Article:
The cancellation of this Showtime series in 2011 was one of the biggest losses to TV. United States of Tara followed the incomparable Toni Collette as Tara Gregson, a woman with dissociative identity disorder, as she navigated life with her family and her various “alters.” I credit this show as being one of the first series that ushered us into the Golden Age of Television that we’ve been spoiled by over the past few years. Though Toni Collette is a gay icon, it was her son Marshall, played by Keir Gilchrist, that kept me watching. Marshall was a young gay teen that was awkward, horny, and a connoisseur of culture. It was refreshing and so exciting to see someone my age feel like they represented me. Kurt Hummel from Glee never really did it for me. Marshall was crushing on boys, which led him into hilarious situations like playing a gay burning in hell during a Christian Haunted Hell House to impress a crush. The show gave Marshall a long-term love interest, Lionel, and their relationship just about left me in the fetal position by the end of the show. I haven’t been able to rewatch the show since because of how devastating it is, but I will always recommend this show to anyone who is looking for something to watch. I think often of the scene where Marshall comes out to his grandmother. When she asks him how being gay is Marshall says, “it’s like Christmas every day.”

Richie, Looking

Photo courtesy of HBO

The amount of photos saved on my phone of Raúl Castillo is probably unhealthy. HBO’s short lived gay series Looking ran for only two seasons and finished with a final movie to wrap up the series. The show was divisive and for good reason. It mainly explored the intricacies of a white and privileged POV and lacked a lot of chances to explore a more diverse spectrum of modern gay life in San Francisco. I loved it when it aired, and I shamelessly still love it now. The introduction of Richie in the pilot episode still makes me weak in the knees. Patrick, played by Jonathan Groff, is riding the tram when he is spotted by Richie. He wears a San Francisco Giants hat and leans back in his seat with an effortless comfortability. His smile could and has killed me. Richie’s storyline offered insight into not only someone who was gay but also Mexican-American. He also appealed to me as well due to his Catholic faith. It was something he really embraced as a character and shared openly–like when he gave Patrick his scapular, which represents one’s devotion to Mary and Christ. This character trait was one I hadn’t seen displayed in the way it was on Looking, especially at a time when my main internal conflict was between my own faith and my sexuality. During a trip to New York City my summer after senior year, when I was out of the closet, I bumped into Raúl Castillo on the street. He looked as charming and handsome as ever, and just like Patrick on the tram it felt like life had the potential to actually surprise me.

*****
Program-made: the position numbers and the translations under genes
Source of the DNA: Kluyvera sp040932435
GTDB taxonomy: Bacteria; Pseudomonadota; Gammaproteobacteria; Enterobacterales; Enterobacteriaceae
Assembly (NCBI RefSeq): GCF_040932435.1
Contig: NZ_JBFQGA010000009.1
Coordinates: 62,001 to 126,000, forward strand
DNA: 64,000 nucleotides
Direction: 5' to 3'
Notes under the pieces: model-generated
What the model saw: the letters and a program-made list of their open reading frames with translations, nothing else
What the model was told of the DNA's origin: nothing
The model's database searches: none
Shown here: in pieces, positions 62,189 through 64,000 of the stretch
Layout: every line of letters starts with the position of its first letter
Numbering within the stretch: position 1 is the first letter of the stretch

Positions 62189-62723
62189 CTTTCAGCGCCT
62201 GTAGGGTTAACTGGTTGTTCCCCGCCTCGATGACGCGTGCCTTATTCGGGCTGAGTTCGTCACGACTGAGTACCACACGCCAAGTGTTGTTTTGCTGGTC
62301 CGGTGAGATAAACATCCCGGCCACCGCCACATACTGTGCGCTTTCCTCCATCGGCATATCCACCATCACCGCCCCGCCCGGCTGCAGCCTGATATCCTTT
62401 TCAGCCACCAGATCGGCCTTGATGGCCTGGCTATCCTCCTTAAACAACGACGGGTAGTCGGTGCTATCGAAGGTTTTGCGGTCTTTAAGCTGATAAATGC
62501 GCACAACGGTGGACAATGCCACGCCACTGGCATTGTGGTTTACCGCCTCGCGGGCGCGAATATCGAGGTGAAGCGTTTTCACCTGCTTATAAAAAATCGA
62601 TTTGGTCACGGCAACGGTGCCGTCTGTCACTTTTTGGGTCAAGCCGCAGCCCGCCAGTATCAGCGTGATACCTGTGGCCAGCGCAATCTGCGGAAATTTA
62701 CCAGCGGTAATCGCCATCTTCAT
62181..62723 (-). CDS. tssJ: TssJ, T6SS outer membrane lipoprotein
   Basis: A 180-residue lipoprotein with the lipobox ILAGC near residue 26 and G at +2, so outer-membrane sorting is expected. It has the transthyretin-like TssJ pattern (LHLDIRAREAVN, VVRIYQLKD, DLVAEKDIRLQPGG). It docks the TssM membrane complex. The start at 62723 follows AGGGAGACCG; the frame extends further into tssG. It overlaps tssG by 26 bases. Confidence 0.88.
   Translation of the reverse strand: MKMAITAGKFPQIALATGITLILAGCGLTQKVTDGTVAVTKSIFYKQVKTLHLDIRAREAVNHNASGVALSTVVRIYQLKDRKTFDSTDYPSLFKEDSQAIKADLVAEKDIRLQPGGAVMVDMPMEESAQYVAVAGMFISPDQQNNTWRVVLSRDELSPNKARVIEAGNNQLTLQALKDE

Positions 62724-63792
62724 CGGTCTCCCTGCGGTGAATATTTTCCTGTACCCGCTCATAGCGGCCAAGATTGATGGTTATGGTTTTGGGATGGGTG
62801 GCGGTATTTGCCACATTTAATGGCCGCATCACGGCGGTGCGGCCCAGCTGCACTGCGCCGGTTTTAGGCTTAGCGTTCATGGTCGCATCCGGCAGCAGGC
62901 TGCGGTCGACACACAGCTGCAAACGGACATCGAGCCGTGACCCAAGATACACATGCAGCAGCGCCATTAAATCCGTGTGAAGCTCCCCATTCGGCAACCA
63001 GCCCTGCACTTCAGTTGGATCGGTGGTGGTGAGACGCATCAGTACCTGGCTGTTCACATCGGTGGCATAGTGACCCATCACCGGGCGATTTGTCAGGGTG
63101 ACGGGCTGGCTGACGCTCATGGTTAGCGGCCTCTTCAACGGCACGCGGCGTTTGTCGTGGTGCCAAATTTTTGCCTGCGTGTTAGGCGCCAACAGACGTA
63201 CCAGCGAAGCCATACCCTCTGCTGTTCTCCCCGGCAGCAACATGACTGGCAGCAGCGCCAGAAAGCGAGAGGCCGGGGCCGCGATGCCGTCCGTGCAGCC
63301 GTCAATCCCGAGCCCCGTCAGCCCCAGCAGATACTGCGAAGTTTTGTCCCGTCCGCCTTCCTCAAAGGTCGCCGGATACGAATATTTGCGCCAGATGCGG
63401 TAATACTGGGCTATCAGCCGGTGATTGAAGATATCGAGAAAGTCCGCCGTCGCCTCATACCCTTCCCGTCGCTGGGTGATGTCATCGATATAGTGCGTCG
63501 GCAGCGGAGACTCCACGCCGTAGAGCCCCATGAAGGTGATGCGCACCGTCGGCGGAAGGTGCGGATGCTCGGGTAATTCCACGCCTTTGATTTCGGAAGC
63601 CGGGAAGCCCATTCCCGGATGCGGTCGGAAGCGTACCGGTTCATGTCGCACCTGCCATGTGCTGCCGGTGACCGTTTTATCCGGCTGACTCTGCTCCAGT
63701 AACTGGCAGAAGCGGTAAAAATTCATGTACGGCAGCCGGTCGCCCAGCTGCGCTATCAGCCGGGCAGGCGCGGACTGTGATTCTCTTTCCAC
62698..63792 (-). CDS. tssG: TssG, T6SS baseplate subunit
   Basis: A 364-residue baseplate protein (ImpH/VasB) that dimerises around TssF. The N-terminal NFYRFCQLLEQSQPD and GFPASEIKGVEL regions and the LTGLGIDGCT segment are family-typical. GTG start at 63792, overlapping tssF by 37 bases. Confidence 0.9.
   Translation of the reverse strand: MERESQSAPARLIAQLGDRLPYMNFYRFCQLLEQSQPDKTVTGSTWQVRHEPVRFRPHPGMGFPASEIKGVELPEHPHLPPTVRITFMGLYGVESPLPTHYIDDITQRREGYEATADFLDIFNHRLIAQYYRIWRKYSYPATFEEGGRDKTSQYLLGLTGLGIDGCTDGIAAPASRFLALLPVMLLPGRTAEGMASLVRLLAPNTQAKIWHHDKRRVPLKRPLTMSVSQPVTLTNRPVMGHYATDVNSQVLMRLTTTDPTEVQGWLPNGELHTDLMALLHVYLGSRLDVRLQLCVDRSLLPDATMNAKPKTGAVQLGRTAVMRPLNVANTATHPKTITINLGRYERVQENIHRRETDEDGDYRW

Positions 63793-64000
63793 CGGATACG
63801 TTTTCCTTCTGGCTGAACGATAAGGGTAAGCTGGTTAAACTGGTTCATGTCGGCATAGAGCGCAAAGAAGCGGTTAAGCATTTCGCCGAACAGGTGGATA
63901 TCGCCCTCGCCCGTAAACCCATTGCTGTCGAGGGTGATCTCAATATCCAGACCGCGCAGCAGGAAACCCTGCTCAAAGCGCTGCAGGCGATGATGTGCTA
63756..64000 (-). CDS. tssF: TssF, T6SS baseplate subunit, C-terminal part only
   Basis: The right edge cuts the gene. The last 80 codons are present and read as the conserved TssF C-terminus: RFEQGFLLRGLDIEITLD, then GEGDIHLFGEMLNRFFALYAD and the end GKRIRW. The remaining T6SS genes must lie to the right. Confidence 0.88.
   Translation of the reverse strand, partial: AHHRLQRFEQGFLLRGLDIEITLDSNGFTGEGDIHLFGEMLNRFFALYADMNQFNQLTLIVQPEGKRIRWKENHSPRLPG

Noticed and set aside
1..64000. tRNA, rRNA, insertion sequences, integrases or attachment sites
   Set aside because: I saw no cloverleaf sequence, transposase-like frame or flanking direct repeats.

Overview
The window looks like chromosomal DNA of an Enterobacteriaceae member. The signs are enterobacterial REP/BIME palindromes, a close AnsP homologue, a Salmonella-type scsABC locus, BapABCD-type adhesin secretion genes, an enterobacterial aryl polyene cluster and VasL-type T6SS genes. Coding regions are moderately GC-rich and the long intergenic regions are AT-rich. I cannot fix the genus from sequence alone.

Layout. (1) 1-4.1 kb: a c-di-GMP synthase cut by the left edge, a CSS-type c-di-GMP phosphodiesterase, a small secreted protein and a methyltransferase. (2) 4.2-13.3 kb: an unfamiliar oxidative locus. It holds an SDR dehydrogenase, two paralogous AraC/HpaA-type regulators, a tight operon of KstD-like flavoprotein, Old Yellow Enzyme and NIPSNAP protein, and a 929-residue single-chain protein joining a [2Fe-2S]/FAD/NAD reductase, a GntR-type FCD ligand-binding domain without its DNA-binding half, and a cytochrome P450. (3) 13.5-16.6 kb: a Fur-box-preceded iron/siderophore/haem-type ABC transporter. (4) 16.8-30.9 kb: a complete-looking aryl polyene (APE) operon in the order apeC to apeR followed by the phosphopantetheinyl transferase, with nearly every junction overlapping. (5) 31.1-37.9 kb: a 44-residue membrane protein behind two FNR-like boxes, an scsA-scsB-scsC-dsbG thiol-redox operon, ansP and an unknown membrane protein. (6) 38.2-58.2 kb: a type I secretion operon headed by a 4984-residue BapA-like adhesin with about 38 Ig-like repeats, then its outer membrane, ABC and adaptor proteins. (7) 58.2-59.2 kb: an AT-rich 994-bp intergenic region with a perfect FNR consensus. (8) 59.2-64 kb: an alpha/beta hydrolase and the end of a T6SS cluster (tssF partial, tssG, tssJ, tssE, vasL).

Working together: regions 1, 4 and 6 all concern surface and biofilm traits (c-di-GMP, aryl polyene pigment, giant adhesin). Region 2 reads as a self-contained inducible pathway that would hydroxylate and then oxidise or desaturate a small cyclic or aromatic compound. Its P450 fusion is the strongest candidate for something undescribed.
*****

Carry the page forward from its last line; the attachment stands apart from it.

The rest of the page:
For many young gays, the only guides we have are those we see on TV and movies. I felt disconnected from my own life, but was grateful that the one place I found a sense of comfort was in the “imaginary.” Sure, I’m happy Colton Underwood can be his true self, but I want that level of safety and security for more underprivileged and underrepresented people so that they may have the chance to rise and flourish. I’m so grateful for the voices that gave me strength and hope when I was young, but it was much easier for me as a young, white, gay kid to be able to find some semblance of representation while many others only have crumbs. 2021 doesn’t feel like the time we need to provide more space for a gay, registered-Republican hunk to explore his identity. This is a story that has been told countless times. Netflix needs to pass the mic and use their programming as a chance to expand the possibilities of new age authentic queer content.

Drew Praskovich is a writer and filmmaker born and raised in Pittsburgh, PA. Drew's work for QBurgh has been nominated for a Golden Quill Award from the Press Club of Western Pennsylvania. His short film, Seahorse, about a pregnant boy, has been screened around the world from the South Asia's biggest LGBQTIA+ film festival KASHISH Mumbai to NFFTY in Seattle, WA where it took home the Audience Award. His writing has been seen in TABLE Magazine, The Pittsburgh City Paper, and more. He currently resides in Beechview. Follow him on Instagram and Twitter. (he / him / his)